From this profile in courage, Tony winner Joe DiPietro (I Love You, You’re Perfect, Now Change) fashioned the play Conscience, which debuted at the George Street Playhouse in DiPietro’s home state of New Jersey just before the pandemic shut down the production. It’s now back for a four-day virtual run, with the original cast and sound design as well as photos from the staged production. The stream continues through Friday; a donation of $25 is suggested.

4. Standing Small in Texas (Why Would I Dare: The Trial of Crystal Mason; The Commissary, Rattlestick Playwrights Theater):
In 2016, during her federally supervised release from prison, Crystal Mason filled out a provisional ballot in the November election; it wasn’t ultimately counted because Mason was not in fact eligible to vote. Mason insisted she didn’t know, and wouldn’t have so readily risked a return to jail, after she’d just been reunited with her family, found a decent job, and cleared her house from near foreclosure.

Why Would I Dare: The Trial of Crystal Mason

Looking for evidence to support Trump’s sham allegations involving nationwide voter fraud, Texas Republicans decided to make an example of Mason; she was arrested in 2018 and convicted of voter fraud in 2020, with a five-year sentence. Mason is Black; conversely, a white judge in the same county who’d forged signatures to get on the ballot was given probation. Since 2014, Mason’s home county has rejected 88 percent of the almost 13,000 provisional ballots cast there because voters filling them out weren’t eligible. Mason is the only one who has been prosecuted for “illegal” voting. Offered probation rather than jail if she’d drop her appeal, Mason has adamantly refused to give up the fight.

The newly formed Commissary ensemble, working in conjunction with Rattlestick Playwrights Theater, has channeled Mason’s trial transcript into an 80-minute performance, drawn entirely from that transcript. It’s an infuriating production to watch; it dramatizes everything that’s wrong with a bankrupt American legal system that consistently misses the forest for the trees, making a travesty of justice while reinforcing the voter intimidation that’s been used to tamp down the Black vote for as long as there’s been a 15th Amendment.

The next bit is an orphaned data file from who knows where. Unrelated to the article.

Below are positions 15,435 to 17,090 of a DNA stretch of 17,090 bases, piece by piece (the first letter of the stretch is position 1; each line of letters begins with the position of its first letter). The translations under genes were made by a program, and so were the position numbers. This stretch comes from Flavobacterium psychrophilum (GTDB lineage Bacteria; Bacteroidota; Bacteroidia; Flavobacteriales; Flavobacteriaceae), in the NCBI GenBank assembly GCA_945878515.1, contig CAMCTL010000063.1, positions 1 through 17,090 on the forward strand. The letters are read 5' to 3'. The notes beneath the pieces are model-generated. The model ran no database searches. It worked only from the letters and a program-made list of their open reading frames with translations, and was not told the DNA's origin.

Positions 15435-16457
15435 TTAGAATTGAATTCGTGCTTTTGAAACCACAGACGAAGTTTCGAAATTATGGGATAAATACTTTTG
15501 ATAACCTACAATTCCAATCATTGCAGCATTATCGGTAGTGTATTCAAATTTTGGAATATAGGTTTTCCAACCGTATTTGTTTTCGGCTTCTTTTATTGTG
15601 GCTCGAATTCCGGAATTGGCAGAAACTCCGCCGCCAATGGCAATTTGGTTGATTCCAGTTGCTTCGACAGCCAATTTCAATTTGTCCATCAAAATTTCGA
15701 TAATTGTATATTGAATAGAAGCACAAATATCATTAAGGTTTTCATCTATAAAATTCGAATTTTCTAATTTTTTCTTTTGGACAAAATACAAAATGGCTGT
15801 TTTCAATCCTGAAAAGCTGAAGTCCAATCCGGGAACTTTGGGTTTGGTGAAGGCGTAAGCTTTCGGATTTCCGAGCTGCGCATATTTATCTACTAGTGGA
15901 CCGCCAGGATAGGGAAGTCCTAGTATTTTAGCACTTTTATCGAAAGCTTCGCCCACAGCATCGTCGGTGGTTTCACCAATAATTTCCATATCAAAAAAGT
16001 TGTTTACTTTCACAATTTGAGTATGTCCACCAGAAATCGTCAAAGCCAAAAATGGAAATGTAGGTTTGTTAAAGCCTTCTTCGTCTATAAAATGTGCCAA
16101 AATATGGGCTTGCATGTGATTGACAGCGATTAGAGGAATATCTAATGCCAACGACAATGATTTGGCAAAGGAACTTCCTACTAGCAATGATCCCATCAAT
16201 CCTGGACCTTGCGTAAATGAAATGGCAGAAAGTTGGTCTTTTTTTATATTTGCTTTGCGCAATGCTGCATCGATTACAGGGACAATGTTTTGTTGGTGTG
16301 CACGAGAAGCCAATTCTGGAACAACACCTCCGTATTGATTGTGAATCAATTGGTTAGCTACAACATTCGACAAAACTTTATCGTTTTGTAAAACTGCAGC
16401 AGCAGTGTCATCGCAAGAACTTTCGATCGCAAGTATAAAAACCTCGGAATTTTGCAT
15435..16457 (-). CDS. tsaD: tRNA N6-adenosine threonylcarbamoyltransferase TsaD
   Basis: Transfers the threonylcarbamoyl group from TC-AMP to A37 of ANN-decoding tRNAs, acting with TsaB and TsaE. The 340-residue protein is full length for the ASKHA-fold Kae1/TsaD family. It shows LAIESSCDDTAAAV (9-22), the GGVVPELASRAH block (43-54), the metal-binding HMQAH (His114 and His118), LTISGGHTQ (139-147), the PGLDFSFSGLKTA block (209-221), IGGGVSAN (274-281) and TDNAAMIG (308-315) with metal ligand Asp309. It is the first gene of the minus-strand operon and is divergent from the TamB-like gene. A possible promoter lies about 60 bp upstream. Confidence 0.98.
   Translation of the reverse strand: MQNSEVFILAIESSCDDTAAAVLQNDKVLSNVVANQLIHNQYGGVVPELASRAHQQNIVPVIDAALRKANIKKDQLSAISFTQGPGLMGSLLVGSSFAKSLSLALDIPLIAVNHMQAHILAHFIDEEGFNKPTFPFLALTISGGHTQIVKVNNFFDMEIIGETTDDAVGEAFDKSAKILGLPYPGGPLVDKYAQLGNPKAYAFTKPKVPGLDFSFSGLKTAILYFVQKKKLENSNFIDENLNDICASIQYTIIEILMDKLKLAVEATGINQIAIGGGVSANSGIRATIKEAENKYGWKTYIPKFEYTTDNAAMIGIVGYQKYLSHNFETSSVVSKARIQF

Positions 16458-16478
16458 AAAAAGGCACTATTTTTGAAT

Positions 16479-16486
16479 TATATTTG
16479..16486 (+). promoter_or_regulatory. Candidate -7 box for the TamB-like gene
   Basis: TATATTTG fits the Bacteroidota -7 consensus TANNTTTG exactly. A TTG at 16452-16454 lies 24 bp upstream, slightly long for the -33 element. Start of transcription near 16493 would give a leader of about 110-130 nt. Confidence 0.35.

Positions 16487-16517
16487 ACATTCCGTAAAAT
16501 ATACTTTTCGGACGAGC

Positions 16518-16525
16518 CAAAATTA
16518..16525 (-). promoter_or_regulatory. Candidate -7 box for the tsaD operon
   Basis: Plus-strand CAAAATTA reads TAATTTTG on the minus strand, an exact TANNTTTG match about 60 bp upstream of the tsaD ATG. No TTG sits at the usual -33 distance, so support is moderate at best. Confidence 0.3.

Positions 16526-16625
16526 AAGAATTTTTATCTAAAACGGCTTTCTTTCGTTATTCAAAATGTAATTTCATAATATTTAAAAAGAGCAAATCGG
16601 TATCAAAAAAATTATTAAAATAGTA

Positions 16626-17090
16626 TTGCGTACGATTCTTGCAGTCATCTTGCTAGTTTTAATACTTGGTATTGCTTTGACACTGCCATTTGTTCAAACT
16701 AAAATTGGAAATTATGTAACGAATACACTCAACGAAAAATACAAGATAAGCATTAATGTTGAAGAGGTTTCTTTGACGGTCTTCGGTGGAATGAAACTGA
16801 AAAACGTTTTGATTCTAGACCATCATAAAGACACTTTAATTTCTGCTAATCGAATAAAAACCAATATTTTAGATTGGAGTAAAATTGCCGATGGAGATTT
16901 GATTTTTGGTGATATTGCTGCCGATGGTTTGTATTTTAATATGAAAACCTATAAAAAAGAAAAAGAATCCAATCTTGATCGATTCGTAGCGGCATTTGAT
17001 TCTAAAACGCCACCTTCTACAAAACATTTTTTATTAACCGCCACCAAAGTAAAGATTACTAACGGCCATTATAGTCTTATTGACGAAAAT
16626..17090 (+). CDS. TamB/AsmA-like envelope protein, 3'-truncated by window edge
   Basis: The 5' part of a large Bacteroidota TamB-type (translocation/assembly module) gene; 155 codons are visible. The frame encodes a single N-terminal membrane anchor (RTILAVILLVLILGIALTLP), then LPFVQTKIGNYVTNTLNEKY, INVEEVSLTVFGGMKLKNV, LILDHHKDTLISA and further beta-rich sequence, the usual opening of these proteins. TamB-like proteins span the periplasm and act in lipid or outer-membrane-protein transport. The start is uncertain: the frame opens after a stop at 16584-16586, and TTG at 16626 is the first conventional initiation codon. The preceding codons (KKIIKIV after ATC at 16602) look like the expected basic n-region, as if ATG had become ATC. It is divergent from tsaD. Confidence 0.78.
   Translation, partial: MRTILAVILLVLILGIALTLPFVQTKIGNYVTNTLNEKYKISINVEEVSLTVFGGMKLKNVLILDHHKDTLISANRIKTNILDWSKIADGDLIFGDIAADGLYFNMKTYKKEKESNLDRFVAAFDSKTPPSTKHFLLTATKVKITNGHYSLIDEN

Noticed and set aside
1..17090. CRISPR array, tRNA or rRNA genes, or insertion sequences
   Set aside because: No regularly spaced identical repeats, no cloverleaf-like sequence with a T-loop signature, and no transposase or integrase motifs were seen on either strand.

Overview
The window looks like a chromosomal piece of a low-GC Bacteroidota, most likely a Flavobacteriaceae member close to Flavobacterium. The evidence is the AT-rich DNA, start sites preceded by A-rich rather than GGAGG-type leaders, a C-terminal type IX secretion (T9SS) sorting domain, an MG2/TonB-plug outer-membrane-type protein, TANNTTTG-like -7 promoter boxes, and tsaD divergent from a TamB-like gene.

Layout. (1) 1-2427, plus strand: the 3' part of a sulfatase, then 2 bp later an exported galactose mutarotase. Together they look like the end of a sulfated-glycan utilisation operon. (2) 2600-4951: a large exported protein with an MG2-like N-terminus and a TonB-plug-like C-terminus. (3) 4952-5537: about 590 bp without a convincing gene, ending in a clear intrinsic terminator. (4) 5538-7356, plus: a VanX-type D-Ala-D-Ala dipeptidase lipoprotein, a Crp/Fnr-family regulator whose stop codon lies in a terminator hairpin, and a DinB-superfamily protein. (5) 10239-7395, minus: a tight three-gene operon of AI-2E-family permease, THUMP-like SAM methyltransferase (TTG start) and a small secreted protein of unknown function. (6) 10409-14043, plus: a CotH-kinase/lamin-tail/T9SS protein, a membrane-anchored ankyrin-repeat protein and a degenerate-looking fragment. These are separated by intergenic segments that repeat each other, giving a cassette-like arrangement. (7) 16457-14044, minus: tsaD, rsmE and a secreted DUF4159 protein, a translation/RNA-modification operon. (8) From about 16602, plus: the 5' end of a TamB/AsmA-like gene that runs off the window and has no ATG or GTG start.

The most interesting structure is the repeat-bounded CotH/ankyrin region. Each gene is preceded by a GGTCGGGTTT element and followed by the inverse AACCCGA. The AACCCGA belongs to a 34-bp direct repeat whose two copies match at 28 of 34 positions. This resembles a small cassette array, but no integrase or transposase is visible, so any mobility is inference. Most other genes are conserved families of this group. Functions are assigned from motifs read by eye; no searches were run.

5. Dreaming a Better Future (American Dreams; Working Theater):
Imagine a game show in which the prize is instant U.S. citizenship. That’s what Leila Buck has written as American Dreams, in which contestants from Pakistan, Palestine, and Mexico compete against each other for a single available spot as a new U.S. citizen. The nightly audience is placed in the markedly uncomfortable position of choosing which of the three contestants will be sworn in as a U.S. citizen, in a context where all three are clearly deserving.

American Dreams

I don’t want to say too much in advance about this show, which streams intermittently on a pay-what-you-can basis through November 15; suffice it to say that what begins as a spoof of 1960’s game shows eventually devolves into something closer to Shirley Jackson’s The Lottery. Which is, essentially, what U.S. immigration policy has become. We’re shutting out and thereby jeopardizing the lives and futures of countless would-be immigrants. And in turning our back on the world, we’re devaluing the meaning of freedom at home.

As my fellow audience members and I were asked to offer on-screen thumbs up or down assessments of contestants’ answers, it occurred to me how much American life now resembles a Roman gladiatorial contest, in which a privileged few make comfortably removed decisions determining the fates of millions.

It doesn’t have to be that way. Rather than spending our lives in a rigged gameshow offering constricted choices, we can vote and fight for an imaginative and expansive vision of a better America – throwing out the old script and voting for a new and more joyful play. How and what will you choose to see on our country’s stage?

References (in order of mention):

* Timothy Snyder, On Tyranny: Twenty Lessons from the Twentieth Century (Tim Duggan Books, 2017).

* Unbossed and Unbought: Reclaiming Our Vote (National Black Theatre):

* William Greaves, Nationtime – Gary (Brooklyn Academy of Music, $10 rental, with 50% of proceedings supporting BAM programming):

* In Our America: A Concert for the Soul of the Nation (Broadway for Biden):

* We the People (Public Theater):

* Aaron Posner, JQA (San Diego Rep):

* Miles Malleson, Conflict (Mint Theater Company):

* Joe DiPietro, Conscience (George Street Playhouse):

* Marin Ireland, Peter Mark Kendall, Tyler Thomas and Reggie D. White, Why Would I Dare: The Trial of Crystal Mason (The Commissary; Rattlestick Playwrights Theater):

* Leila Buck, American Dreams (Working Theater):